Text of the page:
sukkot & simchat Torah
- Sukkot is an agricultural festival that was originally a thanksgiving for the fruit harvest. Sukkot are hut-like structures that the Jews lived in during the 40 years of travel through the desert.
- It is a time to appreciate the shelter of our homes and our bodies.
- Simchat Torah immediately follows Sukkot, celebrating the completion of the annual reading of the Torah and affirming Torah as one of the pillars on which we build our lives.
- As part of the celebration, the Torah scrolls are taken from the ark and carried around the synagogue.
- Chanukah is the eight-day celebration commemorating the rededication of the Second Temple in Jerusalem. According to legend, Jews rose against their oppressors in the Maccabean Revolt, defeating one of the mightiest armies on earth against all odds. When they went to light the temple Menorah, they found only a one-day supply of oil. Miraculously, the oil burned for eight days. To remember, we light the menorah for eight nights, beginning with one candle and adding one each night until all eight lights are kindled. To celebrate, we eat latkes and donuts fried in oil, play with the dreidel and give children Chanukah gelt.
- Tu B'Shevat marks the beginning of a "new year" for trees. We celebrate by eating fruit, particularly from the kinds of trees singled out by the Torah, such as grapes, figs, pomegranates, olives and dates.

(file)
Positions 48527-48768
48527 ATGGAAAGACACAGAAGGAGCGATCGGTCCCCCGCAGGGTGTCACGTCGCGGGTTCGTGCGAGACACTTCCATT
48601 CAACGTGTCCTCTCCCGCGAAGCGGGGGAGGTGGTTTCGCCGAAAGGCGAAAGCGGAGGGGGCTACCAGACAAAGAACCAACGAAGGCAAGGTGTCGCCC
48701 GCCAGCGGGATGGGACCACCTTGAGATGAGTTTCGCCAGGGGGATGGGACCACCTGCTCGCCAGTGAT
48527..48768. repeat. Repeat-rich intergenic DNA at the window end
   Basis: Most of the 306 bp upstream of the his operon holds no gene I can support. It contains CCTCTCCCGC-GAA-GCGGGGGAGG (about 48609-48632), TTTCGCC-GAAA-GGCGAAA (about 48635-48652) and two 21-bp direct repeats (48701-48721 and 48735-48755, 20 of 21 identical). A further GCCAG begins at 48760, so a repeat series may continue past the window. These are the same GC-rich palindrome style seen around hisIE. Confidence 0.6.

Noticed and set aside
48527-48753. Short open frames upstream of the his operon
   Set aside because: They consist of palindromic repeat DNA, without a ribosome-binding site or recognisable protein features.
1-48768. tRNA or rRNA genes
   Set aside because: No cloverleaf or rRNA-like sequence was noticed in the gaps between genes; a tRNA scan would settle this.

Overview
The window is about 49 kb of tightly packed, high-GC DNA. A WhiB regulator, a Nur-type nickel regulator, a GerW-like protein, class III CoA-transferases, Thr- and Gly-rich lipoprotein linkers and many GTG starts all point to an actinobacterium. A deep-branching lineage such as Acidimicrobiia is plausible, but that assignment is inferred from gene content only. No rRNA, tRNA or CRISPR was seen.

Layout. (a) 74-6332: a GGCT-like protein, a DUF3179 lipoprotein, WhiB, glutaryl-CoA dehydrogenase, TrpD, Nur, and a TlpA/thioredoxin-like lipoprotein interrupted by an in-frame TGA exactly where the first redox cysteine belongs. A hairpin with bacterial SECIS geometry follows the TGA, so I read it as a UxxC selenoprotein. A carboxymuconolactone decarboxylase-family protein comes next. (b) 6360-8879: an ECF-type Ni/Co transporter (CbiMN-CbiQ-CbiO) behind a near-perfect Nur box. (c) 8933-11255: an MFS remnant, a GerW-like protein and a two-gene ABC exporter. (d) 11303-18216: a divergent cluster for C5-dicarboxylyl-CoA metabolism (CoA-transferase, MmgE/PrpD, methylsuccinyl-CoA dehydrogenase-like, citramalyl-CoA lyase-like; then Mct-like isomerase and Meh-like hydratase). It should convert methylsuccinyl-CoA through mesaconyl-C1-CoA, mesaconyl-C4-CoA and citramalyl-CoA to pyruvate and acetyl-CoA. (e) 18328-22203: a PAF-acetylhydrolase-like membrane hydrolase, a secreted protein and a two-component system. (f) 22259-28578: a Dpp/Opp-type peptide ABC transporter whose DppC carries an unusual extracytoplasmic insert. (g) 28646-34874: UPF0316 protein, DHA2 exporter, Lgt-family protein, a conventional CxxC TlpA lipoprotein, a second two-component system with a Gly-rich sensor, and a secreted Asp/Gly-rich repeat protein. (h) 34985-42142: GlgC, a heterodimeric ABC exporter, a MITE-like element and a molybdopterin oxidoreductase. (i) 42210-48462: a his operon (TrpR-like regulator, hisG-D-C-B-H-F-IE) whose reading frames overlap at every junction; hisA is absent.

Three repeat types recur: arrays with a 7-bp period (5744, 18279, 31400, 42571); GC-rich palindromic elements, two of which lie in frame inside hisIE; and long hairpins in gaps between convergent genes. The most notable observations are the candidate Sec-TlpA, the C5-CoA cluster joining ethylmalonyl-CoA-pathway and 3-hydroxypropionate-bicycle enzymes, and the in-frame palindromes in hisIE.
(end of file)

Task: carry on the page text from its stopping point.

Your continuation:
- Purim commemorates the salvation of the Jewish people in ancient Persia from Haman's plot to destroy the Jews. The Book of Esther, known as the Megillah, tells the story and ends with Haman's hanging and the Jewish people being saved. It is a time for feasting and merry making. CTI's annual Purim Shpiel reenacts the Book of Esther.
- Passover is celebrated over eight days to commemorate the emancipation of the Israelites from slavery in ancient Egypt and their freedom as a nation under the leadership of Moses. To remember that the Israelites did not eat bread when they escaped, we eat only unleavened bread (matzoh) during the eight-day celebration. The highlight of Passover is the Seder, observed on each of the first two nights of the holiday. A ritual-packed feast, it is a family-oriented tradition. CTI holds a community Seder on the second night of Passover.
spring holidays (lag b'omer, shavuot, israeli independence day)
Please join us for these Holy Days and Festivals throughout the year. Please check our calendar or call the main office for more information.